South African Military History Society

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The Chairman, Malcolm King, opened the November meeting and mentioned that attendance had been 79 in October. This was followed by This week in History

. Everyone was reminded not to miss the Guided Tour of the War Museum exhibits on WWI.

Malcolm drew our attention to a petition against the closure of the library at the Imperial War Museum in London. Details of this are available from him.

A small increase in subscriptions was announced for 2015, from R215 to R225 for single and from R230 to R240 for family membership. Invoices will be sent out in the new year.

The next Movie in the WWI series to be shown at the Ditsong Museum will be My Boy Jack in January 2015.

It was also announced that Ann Samson had her new book available on WWI in East Africa.

Malcolm then introduced our first speaker, Nigel Fox, who spoke on The Machine Guns of Mushroom Valley. This battle in the 1914 Afrikaner Rebellion took place in a valley close to a lake near Winburg in the OFS. The rebel leader, Christiaan de Wet, had halted his troops there because of the space and number of possible escape routes. The government force was led by Prime Minister Louis Botha.

The British had wanted the SA Army to go into German SWA to silence the radio equipment there but Beyers, Kemp and de la Rey took the opportunity to try to recruit the force training for this in Potchefstroom to their cause. The rebels had been offered weapons and other support by the Germans. [De la Rey of course never reached Potchefstroom, having been killed in Langlaagte by a ricochet from a police bullet fired at a road block trying to trap the Foster Gang.]

New technology played a major role in the result of the battle. Botha was alerted by telephone of de Wet's presence at Mushroom Valley [the soldiers with de Wet having failed to cut the two thin wires from a nearby farmhouse]. Seventy vehicles had been specially fitted for troop transport thanks to Saker and other vehicle suppliers. Two machine gun cars had been made for Botha so de Wet's men retreated from the battle as a result of the carnage caused by these. This was one of the first battlefield actions involving motorised machine guns. Had the battle gone differently, it could have changed the course of WWI.

The next speaker was Gerhard Buchner on General Ignatius Stephanus Ferreira - My Father. This was based on a biography of the general by his daughter, Minnie, later the grandmother of Gerhard's wife.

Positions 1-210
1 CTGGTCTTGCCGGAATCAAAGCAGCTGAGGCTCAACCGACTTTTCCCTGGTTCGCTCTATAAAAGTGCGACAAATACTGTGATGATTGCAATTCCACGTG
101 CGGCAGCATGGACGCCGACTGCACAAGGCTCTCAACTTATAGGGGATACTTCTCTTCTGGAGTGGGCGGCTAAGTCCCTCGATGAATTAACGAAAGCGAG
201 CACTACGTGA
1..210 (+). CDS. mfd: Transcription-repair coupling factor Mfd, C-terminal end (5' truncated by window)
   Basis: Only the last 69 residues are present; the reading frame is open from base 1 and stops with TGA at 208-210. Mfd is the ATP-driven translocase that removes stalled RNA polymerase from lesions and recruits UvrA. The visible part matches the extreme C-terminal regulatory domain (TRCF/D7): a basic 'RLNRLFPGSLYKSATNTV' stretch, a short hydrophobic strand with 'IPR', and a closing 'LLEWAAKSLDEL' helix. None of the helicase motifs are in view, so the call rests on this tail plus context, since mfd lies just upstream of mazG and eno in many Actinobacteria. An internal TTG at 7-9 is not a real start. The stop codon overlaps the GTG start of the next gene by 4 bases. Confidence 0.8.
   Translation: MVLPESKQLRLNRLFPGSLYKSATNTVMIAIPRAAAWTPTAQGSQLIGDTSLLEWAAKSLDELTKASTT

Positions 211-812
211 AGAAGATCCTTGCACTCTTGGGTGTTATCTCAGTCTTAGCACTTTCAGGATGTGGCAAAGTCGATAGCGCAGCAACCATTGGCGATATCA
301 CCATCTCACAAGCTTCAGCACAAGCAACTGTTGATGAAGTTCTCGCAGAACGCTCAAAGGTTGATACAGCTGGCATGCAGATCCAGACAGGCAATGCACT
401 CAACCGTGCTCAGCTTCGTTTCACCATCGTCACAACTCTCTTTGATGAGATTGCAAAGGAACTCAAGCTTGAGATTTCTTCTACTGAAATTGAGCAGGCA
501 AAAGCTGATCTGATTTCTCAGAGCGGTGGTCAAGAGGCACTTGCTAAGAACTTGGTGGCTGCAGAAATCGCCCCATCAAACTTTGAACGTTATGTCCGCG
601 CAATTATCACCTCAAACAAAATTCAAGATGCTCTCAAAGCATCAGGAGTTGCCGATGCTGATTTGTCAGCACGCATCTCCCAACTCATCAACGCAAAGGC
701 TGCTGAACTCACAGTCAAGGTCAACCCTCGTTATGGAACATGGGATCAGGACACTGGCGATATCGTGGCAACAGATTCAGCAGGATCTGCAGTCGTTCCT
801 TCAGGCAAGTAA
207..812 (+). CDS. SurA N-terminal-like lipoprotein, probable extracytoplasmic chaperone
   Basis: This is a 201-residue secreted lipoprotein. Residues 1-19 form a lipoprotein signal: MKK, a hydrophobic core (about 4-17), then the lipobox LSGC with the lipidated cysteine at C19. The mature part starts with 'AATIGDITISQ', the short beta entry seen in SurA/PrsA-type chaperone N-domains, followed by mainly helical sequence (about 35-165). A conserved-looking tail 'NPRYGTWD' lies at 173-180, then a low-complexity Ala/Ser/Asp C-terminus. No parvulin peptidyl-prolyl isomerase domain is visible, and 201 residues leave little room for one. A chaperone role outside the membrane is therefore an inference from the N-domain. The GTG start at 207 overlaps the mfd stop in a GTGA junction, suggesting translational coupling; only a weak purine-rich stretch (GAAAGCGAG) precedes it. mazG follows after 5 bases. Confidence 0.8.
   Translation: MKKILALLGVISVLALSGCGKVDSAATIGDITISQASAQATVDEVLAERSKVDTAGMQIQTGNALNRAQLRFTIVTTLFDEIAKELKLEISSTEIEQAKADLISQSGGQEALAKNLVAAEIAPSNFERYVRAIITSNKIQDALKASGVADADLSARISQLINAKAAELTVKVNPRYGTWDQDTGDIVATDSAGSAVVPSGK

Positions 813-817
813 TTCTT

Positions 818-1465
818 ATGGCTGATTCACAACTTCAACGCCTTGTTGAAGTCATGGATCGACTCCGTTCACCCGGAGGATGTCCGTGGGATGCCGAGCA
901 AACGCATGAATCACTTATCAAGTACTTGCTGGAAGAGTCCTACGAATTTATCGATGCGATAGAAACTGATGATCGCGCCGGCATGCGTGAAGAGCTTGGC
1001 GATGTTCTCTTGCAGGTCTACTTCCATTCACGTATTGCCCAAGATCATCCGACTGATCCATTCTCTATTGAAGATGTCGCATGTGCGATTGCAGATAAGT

The family lived in the OFS near to Clocolan. Naas Ferreira was a conscientious and hardworking farmer who also commanded the Ladybrand Commando and was a member of the Free Sate Parliament. Both he and his wife had received a good education and were fluent in English. On the eve of the battle of Magersfontein, Ferreira was appointed Combat General in place of Prinsloo who had been accused of cowardice at Modder River. Ferreira led his men with great personal courage and this resulted in his being elected C-in-C of all the OFS forces and thus in command at the siege of Kimberley. At Magersfontein the Boers used camouflage and barbed wire entanglements in front of their trenches. These trenches were deployed in an offensive defensive pattern for nearly 20kms which made attacks from the flanks and from behind well-nigh impossible and forced the enemy to make a frontal attack. The inspiration for this came from the Modder River trenches which had followed the natural course of the river running through the plain.

When the Boers withdrew from Kimberley and Cronje was cornered at Paardeberg, Ferreira was one of the group who tried to persuade him to ditch his wagons train and escape with his burghers. After the first day of this battle Ferreira went to check on the sentries, one of them was asleep and when suddenly woken, accidentally shot the general. Ferreira died 15 minutes later. The family has never revealed the name of the burgher concerned.

After the war Ferreira was reburied on his farm Destadesfontein. The rest of the talk concerned the vicissitudes of the family both during and after the war. Ferreira's sons were in POW camps and the daughters in Concentration camps while Mrs Ferreira was left in her town house.

Pat Henning

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Season's Greetings

The Committee wish all members and their families and loved ones a Merry Christmas, safe travelling, happy holidays and a prosperous 2015.

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For Cape Town details contact Johan van den Berg 021-939-7923
For Eastern Cape details contact Malcolm Kinghorn 041-373-4469
For KwaZulu-Natal details contact Ken Gillings 031-702-4828
For Gauteng details contact Joan Marsh 010-237-0676

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